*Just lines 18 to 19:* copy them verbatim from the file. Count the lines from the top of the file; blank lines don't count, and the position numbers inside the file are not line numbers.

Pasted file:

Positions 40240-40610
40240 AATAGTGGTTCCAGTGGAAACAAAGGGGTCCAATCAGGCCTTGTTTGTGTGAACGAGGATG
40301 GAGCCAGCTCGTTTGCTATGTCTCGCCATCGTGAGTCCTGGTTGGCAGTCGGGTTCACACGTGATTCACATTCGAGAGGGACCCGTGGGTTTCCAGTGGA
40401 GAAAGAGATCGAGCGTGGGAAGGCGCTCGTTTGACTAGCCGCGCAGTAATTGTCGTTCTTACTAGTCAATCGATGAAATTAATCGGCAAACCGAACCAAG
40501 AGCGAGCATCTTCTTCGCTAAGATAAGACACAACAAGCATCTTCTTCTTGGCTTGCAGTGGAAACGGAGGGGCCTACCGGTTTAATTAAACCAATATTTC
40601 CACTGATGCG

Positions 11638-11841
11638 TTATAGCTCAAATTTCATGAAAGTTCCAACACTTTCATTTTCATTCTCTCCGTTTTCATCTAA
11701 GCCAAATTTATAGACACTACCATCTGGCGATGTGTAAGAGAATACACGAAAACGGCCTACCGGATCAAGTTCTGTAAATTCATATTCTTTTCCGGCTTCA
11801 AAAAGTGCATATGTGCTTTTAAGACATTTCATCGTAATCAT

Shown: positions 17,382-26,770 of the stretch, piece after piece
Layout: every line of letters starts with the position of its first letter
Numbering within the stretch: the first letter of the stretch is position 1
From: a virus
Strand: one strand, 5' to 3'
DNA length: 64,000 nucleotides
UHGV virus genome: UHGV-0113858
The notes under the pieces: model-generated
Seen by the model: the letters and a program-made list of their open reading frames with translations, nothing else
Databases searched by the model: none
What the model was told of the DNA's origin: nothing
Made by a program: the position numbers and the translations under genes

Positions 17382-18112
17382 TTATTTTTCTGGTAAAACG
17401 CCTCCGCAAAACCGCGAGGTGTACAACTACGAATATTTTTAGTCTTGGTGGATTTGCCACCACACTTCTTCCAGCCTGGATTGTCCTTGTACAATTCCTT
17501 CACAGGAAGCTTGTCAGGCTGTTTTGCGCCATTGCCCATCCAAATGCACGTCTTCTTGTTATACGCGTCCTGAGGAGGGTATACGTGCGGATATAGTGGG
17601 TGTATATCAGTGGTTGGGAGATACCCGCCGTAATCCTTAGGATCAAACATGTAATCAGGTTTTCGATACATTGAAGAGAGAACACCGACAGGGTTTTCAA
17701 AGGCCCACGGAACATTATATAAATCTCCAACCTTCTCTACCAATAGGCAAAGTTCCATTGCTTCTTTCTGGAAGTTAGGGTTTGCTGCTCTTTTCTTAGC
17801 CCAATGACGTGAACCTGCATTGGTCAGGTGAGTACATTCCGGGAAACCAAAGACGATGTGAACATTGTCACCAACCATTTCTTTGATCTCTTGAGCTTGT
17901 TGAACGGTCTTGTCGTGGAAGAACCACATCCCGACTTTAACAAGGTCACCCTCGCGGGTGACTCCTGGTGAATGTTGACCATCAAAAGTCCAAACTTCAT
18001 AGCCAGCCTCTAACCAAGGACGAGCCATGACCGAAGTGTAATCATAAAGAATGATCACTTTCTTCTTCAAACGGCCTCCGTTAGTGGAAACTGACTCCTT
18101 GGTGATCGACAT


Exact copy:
The notes under the pieces: model-generated
Seen by the model: the letters and a program-made list of their open reading frames with translations, nothing else